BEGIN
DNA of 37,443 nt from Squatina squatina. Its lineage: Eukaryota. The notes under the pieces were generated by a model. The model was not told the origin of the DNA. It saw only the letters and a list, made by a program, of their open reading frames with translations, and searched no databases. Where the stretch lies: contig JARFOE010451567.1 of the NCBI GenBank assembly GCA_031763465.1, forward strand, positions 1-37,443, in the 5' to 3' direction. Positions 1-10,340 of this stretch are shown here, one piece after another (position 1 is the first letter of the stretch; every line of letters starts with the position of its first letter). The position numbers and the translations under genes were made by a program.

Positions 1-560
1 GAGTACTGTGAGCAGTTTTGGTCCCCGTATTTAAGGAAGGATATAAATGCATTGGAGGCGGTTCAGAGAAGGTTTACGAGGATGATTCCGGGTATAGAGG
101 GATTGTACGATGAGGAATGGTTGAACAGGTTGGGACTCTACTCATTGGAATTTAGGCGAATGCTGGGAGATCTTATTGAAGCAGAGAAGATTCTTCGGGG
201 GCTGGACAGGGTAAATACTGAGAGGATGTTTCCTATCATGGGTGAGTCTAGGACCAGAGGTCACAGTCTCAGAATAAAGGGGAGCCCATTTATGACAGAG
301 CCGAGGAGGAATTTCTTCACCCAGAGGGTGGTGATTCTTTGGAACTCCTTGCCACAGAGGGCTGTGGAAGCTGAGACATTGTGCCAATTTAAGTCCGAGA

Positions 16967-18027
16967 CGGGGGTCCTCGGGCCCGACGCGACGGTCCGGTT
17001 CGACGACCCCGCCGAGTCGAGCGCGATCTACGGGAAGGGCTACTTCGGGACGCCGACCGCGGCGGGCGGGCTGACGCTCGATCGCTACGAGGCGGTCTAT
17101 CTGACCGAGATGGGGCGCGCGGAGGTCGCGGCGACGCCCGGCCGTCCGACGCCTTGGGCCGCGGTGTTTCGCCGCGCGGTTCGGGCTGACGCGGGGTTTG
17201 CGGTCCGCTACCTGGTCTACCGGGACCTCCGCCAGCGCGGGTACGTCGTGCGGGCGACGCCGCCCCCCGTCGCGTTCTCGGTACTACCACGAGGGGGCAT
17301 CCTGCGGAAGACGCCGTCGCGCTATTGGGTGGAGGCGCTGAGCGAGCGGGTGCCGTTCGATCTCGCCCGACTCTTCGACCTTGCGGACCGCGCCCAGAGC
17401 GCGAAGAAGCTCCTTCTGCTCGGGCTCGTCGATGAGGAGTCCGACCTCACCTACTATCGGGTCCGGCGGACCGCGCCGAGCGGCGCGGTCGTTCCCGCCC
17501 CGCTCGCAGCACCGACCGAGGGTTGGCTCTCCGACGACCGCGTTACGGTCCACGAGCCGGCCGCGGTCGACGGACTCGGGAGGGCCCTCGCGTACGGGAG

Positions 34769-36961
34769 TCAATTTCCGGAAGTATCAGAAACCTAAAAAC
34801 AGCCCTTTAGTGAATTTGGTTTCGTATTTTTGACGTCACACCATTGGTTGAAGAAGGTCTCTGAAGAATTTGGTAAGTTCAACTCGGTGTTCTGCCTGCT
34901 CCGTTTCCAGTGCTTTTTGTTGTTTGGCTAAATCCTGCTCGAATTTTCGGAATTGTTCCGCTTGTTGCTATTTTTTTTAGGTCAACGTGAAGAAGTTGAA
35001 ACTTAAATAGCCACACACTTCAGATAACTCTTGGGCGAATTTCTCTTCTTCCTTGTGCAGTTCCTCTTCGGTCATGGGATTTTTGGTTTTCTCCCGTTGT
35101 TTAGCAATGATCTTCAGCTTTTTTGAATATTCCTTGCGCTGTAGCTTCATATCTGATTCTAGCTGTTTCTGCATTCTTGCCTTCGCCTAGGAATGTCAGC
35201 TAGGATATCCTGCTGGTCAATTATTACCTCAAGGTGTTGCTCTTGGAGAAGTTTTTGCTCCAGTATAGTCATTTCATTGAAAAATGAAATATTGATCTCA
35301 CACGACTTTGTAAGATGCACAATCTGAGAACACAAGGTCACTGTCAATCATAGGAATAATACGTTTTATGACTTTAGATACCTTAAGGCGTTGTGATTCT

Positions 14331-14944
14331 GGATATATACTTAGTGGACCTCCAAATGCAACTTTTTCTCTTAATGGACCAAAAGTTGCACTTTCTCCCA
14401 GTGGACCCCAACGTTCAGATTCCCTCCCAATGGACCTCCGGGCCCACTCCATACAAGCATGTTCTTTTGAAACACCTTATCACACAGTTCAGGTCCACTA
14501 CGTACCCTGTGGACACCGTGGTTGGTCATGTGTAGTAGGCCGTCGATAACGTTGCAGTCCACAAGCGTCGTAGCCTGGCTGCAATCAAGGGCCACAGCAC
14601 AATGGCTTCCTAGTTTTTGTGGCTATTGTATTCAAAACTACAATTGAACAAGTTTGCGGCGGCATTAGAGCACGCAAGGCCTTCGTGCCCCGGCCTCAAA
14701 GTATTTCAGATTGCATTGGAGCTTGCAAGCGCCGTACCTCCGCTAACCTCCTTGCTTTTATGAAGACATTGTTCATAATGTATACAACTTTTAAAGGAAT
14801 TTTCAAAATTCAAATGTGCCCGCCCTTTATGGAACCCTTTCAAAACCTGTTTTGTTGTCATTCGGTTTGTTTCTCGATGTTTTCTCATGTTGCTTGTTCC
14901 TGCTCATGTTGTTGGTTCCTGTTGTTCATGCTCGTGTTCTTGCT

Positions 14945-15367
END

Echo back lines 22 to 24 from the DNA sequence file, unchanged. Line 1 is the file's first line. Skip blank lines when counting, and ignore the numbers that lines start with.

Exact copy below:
35301 CACGACTTTGTAAGATGCACAATCTGAGAACACAAGGTCACTGTCAATCATAGGAATAATACGTTTTATGACTTTAGATACCTTAAGGCGTTGTGATTCT

Positions 14331-14944
14331 GGATATATACTTAGTGGACCTCCAAATGCAACTTTTTCTCTTAATGGACCAAAAGTTGCACTTTCTCCCA